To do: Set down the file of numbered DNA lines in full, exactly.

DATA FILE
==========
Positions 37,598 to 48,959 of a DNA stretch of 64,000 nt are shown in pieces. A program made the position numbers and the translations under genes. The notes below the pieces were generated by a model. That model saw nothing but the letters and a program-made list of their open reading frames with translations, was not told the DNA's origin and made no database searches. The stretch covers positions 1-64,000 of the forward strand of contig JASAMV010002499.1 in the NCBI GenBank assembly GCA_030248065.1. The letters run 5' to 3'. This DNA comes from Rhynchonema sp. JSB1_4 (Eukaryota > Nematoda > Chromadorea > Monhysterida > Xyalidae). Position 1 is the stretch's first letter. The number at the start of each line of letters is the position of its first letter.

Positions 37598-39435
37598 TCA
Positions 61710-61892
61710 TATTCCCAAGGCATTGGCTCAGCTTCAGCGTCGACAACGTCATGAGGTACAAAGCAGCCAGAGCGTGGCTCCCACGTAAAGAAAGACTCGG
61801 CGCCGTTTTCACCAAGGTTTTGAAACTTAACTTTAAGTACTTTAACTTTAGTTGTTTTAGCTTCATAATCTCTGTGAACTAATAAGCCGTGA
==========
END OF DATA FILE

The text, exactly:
Positions 37,598 to 48,959 of a DNA stretch of 64,000 nt are shown in pieces. A program made the position numbers and the translations under genes. The notes below the pieces were generated by a model. That model saw nothing but the letters and a program-made list of their open reading frames with translations, was not told the DNA's origin and made no database searches. The stretch covers positions 1-64,000 of the forward strand of contig JASAMV010002499.1 in the NCBI GenBank assembly GCA_030248065.1. The letters run 5' to 3'. This DNA comes from Rhynchonema sp. JSB1_4 (Eukaryota > Nematoda > Chromadorea > Monhysterida > Xyalidae). Position 1 is the stretch's first letter. The number at the start of each line of letters is the position of its first letter.

Positions 37598-39435
37598 TCA
Positions 61710-61892
61710 TATTCCCAAGGCATTGGCTCAGCTTCAGCGTCGACAACGTCATGAGGTACAAAGCAGCCAGAGCGTGGCTCCCACGTAAAGAAAGACTCGG
61801 CGCCGTTTTCACCAAGGTTTTGAAACTTAACTTTAAGTACTTTAACTTTAGTTGTTTTAGCTTCATAATCTCTGTGAACTAATAAGCCGTGA